Usually the postures we need the most are the ones we avoid. And for me, backbends were definitely it!

I've never been really flexible and found that backbends were always such a struggle. When I first started yoga, I was surprised at how stiff my back and shoulders were. What looked like a fairly easy posture to do, was so inaccessible to me. I started to avoid backbends, and shifted my focus more towards the upper body strength work. Little did I realise that by doing this I was missing out on one of the most exhilarating, fun and beneficial yoga postures! Even though I still have a long way to go with my backbends, they have now become one of my favourite postures.

Backbends are such an important part of a yoga practice. If you've been on the journey of slowly opening up your spine, you wouldn't be surprised to hear that they have been shown to reduce stress and anxiety, improve your posture, as well as give you a massive boost of energy! When done properly, they expand your lung capacity, increase your spinal flexibility and mobility, and also stretch your abdominal muscles.

Below are a few of my tips on how to create a more open and safe backbend.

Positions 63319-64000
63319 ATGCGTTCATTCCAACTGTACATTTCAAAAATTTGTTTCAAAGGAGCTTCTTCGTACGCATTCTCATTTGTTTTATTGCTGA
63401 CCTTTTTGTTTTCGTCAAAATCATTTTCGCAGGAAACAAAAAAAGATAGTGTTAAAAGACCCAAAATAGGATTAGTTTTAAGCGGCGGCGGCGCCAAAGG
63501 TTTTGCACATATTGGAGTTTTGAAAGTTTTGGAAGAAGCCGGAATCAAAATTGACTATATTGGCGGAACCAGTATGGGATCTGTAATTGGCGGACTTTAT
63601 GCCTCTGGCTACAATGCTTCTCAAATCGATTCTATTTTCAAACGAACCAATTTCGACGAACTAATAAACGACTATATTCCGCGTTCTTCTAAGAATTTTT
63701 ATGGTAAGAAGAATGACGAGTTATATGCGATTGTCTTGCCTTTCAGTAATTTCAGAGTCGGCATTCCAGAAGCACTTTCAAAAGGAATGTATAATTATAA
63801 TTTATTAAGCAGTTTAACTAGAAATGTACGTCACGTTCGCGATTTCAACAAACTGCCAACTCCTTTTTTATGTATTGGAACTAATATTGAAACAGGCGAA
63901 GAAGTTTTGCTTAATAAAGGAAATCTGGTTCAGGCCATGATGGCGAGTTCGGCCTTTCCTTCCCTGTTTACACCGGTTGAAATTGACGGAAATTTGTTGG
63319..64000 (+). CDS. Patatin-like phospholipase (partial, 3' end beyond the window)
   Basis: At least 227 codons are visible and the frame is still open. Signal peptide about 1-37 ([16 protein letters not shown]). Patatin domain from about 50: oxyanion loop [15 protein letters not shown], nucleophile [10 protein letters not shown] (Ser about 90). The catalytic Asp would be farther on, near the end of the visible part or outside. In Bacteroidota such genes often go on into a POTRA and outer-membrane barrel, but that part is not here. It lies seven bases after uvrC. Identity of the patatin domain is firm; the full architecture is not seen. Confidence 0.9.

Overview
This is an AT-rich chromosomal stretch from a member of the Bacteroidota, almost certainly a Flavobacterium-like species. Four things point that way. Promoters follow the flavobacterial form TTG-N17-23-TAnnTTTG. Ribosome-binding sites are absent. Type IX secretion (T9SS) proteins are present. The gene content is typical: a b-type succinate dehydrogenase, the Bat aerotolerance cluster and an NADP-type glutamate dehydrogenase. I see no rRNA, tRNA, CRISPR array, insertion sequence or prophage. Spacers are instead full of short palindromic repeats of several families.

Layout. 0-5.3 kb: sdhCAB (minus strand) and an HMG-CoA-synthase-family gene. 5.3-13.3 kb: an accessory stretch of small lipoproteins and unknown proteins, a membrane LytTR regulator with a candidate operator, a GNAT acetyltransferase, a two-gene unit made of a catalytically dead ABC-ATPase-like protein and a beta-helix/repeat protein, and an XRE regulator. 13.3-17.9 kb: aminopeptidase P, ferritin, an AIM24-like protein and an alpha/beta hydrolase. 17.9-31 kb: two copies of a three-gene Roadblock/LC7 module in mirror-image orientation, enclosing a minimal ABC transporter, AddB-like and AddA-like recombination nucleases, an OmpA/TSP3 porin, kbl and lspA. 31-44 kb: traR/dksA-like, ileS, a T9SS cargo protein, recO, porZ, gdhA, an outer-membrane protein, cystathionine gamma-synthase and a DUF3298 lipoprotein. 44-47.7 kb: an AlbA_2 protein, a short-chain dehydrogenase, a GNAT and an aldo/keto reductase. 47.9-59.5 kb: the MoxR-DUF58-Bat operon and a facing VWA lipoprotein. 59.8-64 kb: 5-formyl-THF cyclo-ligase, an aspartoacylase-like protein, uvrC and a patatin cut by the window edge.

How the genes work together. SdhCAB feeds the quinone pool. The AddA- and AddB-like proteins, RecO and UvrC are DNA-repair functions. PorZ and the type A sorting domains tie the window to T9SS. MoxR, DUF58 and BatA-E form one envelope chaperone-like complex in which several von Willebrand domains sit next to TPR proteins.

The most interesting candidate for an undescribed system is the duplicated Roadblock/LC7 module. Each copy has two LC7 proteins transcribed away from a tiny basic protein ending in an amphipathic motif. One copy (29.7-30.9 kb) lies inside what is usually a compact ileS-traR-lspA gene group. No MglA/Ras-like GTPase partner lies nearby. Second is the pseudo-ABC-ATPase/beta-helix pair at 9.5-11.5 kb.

Watch the alignment of your feet!

How the feet are aligned will directly affect the lower back. If they are in a position where the outer edge of the foot is leading, it can have an effect on your knees and jam your lower back. Always plant your feet in tadasana position (mountain pose), with the ball of the foot spread wide, pressing firmly into the big toe rather than the little toe.


You shouldn't really be bending your back. You should be elongating it!

Bending the back can compress the vertebrae into the discs and this can cause all sorts of pain. Of the three sections of the spine, the lumbar and cervial spine are the most mobile, where the thoracic spine is least mobile. The majority of backbends should actually be taking place in the upper back (thoracic spine), as opposed to the lower back. The lower back already has a natural curvature, so we don't want to emphasis this area too much, as it can compress the vertebrae and weaken the spine.


50% of the work of a backbend should be in the legs.

Putting more weight in the legs can take the pressure out of the lower back. Backbends require open quads (the muscles in front of the thighs), as well as open hip flexors. Sun Salutations, and Warrior I and II, are a great way to begin to strengthen the legs.


Internally rotate the thighs

Don't let your knees fall our in wheel or bridge pose, and instead, internally rotate your thigh bones. Think of the inner thighs rolling inwards and down towards the floor. This will help to broaden the lower back. 


Use the breathe and come up on the inhalation.

When we inhale, the rib cage rises, which helps to move the vertebrae further away from each other. Coming up on the inhalation will help you achieve a deeper and safer backbend.